Tuesday, June 29, 2010
Notes on Civil Rights Exhibit
[By Rickiah Wingfield Kim McClurg]
On Saturday, we visited For All the World to See, an exhibit on Civil Rights and Visual Culture at the International Center of Photography in Manhattan. The exhibit gave us the opportunity to witness certain aspects of the Civil Rights Movement. This was the first time some of us had seen video footage of Malcolm X speak and clips from the Amos and Andy Show. Those clips were only two small portions of what the exhibit offered.
Of the many exhibits on display, one in particular, captured a moment of history in a space of time that transported the viewer back to the Civil Rights Movement. The Death of Emmitt Till, at the age of fourteen by two white men, portrayed the length the South would go to in order to maintain their Jim Crow way of life; assumedly, Till had whistled at a white woman. The visual pictures of his face and body at his open-casketed funeral make the viewer catch their breath and cry for the lost child.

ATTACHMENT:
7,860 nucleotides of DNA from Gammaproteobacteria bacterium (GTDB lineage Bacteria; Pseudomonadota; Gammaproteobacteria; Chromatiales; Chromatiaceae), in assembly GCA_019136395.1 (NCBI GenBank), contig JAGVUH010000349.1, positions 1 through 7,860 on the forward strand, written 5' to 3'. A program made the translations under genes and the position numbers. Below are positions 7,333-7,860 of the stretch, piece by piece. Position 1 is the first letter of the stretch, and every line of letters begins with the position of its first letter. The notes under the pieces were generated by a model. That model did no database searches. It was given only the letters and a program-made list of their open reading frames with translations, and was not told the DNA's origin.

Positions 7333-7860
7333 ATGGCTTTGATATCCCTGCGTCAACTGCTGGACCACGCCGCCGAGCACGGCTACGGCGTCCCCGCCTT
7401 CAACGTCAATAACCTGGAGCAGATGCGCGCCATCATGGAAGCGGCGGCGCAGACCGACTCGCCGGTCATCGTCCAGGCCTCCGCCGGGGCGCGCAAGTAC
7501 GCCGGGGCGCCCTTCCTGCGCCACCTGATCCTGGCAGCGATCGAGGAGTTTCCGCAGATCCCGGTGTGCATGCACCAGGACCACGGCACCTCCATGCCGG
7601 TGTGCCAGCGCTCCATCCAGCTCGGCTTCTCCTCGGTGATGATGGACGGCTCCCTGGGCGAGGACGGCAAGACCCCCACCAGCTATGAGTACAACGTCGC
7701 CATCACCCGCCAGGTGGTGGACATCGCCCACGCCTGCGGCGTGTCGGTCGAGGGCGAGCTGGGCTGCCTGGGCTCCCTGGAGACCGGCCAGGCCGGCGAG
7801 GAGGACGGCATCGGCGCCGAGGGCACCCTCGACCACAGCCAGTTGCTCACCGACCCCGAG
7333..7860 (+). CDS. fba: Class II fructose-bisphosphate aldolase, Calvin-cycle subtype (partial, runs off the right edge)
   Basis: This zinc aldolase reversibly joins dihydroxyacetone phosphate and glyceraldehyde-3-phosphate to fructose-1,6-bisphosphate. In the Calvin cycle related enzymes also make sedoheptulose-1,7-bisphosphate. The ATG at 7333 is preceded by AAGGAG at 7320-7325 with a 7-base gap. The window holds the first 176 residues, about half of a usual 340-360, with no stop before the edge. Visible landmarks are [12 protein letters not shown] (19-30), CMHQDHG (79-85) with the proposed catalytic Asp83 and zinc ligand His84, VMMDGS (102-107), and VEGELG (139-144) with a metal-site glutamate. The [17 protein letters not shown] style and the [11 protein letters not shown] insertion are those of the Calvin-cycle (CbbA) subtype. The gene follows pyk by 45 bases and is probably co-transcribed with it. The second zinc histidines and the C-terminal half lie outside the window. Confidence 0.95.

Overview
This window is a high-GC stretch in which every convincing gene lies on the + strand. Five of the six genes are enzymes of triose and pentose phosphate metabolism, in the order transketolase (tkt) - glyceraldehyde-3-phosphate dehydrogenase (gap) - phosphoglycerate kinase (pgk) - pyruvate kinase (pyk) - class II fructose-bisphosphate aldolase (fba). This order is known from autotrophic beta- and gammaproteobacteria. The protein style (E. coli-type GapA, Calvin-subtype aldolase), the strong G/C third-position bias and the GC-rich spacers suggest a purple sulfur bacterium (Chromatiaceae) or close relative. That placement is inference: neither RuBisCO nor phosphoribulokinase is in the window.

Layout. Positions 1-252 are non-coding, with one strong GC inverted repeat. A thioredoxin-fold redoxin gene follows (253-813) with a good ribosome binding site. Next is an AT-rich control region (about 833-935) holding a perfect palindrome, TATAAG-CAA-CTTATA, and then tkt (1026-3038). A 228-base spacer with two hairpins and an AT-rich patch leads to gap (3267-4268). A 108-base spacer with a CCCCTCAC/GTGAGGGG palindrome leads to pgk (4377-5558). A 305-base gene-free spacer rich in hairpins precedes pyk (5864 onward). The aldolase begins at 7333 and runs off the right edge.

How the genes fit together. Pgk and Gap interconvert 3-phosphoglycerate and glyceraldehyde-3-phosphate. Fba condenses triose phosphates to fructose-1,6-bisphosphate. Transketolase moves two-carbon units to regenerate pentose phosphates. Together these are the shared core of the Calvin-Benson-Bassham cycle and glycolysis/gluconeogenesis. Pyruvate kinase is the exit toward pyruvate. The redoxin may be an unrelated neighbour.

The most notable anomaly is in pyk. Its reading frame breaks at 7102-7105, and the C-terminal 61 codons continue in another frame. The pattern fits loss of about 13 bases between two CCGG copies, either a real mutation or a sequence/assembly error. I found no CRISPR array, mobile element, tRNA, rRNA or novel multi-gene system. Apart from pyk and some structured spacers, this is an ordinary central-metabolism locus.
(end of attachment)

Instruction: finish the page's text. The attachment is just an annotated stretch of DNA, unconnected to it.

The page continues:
To hear of the travesties and horrors that occurred in the Civil Rights Movement is one part of a complicated dichotomy. To view it through the eyes of the media on television and to see it lived out in photography brings it to life. This unique real-life space in history will never be forgotten and reminds us not only of how far we have come, but how far we still have to go.
The photography museum revealed how one picture could start a movement and serve as a window to the past. –Cassaundra Sampson
The exhibits at the photography museum were extremely thought-provoking. –Jeanie Hollingsworth
Notes on Harlem
Notes on the Brooklyn Museum
Fellows Offer Impressions of NYC
Selection of NYC photos